Hulyat al-Bashar fī ’A‘yān al-Qarn al-Thānī ‘Ashar, by Bihjat al-‘Attār, 4 vols., vol.4., p.224.

Research was provided by Ellen Kenney, associate professor of Islamic art and architecture in the Department of Arab and Islamic Civilizations at The American University in Cairo, and former research associate in the Department of Islamic Art.

Research assistance was provided by:

The Doris Duke Foundation for Islamic Art
Deborah Pope, Sharon Littlefield, and Maja Clark

Hagop Kevorkian Fund
Ralph Minassian

The Hagop Kevorkian Center for Near Eastern Studies, New York University
Michael Gilsenan

Annie-Christine Daskalakis-Mathews
Abdullah Ghouchani
Claudia Ott
Anke Scharrahs
Wheeler Thackston
Stefan Weber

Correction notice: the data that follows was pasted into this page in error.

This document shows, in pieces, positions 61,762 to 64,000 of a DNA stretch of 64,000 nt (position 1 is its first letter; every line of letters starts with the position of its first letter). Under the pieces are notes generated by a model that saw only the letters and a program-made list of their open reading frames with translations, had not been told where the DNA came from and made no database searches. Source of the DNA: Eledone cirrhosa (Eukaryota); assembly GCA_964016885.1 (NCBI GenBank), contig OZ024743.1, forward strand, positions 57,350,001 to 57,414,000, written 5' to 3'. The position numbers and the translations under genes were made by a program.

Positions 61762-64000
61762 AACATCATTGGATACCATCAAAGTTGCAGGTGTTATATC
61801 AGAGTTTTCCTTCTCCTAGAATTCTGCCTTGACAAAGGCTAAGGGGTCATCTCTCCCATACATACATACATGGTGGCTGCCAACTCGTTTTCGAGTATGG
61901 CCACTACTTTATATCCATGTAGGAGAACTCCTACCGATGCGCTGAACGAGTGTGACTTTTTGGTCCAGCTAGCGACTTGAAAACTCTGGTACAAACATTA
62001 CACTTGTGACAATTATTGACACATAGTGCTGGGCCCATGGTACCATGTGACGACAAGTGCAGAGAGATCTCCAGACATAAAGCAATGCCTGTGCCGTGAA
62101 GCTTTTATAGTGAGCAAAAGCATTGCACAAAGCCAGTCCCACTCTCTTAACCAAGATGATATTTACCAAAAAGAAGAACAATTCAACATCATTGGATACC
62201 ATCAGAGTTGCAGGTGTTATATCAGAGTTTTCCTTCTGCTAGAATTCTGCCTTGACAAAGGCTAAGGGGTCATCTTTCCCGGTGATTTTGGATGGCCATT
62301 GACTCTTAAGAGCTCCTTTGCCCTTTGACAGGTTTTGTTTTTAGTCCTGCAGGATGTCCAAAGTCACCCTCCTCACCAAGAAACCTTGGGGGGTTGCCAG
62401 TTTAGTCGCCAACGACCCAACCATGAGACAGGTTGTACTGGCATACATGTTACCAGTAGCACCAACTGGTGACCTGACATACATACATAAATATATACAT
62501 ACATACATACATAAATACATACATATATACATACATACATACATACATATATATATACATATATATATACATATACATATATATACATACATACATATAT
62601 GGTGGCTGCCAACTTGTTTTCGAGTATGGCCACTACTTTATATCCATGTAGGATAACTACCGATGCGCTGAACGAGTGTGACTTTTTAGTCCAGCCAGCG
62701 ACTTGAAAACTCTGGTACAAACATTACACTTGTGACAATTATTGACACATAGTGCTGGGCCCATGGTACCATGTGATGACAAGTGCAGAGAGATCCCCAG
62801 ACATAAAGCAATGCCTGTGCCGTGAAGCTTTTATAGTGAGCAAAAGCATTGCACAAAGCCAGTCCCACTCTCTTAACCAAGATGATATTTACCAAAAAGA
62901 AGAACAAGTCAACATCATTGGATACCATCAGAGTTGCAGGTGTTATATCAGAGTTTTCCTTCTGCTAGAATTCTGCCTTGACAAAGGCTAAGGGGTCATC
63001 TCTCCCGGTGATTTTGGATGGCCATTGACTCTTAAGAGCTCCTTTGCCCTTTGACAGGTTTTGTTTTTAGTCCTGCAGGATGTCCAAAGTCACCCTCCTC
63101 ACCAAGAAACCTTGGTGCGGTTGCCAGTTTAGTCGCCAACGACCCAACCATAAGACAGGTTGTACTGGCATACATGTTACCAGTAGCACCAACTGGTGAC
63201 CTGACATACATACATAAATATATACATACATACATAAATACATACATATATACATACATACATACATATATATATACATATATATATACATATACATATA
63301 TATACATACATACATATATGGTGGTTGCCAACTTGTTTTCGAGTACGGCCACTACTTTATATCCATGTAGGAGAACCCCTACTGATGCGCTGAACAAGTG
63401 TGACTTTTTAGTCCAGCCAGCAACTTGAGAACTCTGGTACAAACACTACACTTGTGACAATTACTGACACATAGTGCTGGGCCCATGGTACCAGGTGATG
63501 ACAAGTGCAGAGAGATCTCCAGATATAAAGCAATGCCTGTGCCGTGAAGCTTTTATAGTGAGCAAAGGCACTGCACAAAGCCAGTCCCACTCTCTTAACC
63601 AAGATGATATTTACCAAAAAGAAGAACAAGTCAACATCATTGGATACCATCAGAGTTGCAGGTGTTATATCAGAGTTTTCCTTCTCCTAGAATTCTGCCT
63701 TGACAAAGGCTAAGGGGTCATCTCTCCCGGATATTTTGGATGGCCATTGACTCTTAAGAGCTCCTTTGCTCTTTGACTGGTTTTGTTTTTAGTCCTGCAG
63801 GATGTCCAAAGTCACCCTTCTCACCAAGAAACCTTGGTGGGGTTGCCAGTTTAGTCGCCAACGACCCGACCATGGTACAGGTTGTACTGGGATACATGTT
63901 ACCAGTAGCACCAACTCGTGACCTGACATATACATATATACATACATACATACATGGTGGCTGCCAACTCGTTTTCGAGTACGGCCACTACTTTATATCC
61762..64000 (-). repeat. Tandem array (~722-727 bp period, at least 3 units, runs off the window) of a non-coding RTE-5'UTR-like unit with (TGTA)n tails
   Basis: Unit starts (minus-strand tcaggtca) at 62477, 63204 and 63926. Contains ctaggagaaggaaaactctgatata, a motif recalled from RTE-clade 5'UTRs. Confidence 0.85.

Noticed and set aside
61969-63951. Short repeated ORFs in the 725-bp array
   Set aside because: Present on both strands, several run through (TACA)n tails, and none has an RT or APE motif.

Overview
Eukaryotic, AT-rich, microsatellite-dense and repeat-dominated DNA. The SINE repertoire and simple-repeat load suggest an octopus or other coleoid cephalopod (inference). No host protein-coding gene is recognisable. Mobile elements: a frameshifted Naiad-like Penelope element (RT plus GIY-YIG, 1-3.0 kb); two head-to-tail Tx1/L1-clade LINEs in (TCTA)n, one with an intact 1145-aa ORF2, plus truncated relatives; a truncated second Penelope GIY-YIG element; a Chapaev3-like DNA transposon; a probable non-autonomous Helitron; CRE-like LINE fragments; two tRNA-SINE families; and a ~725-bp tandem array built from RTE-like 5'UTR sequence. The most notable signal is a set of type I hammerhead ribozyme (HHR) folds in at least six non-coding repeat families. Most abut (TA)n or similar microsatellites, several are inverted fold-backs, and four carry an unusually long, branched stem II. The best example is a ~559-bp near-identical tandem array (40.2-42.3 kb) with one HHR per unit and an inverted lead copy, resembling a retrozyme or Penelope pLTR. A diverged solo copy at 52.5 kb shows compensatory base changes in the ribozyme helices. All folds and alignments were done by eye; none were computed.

Traditional Line

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Conserving the Damascus Room

Outside In

Discoveries: New Research on the Collections of the Department of Islamic Art at The Metropolitan Museum of Art

This two-day symposium celebrated the opening of the New Galleries for the Art of the Arab Lands, Turkey, Iran, Central Asia, and Later South Asia. Internationally renowned scholars and curators presented recent scholarship in themed sessions.

Recorded April 13–14, 2012

Part Four of Six

"Hands of Nobility": Reflections of Social Identity and Decorative Tradition in the Damascus Room
Ellen Kenney, The American University in Cairo

The Damascus Room at the Convergence of Two Worlds
Annie-Christine Daskalakis Mathews, Louvre Museum and Agence France-Muséums

"Remain in happiness, O unique one of your time": The Damascus Room Then and Now
Mechthild Baumeister, Beth Edelstein, and Adriana Rizzo, The Metropolitan Museum of Art

The Aleppo Room and Its Heirs: Real and Fantastic Worlds in Ottoman Syria
Stefan Weber, Museum für Islamische Kunst, Staatliche Museen zu Berlin

This symposium was made possible by The Andrew W. Mellon Foundation.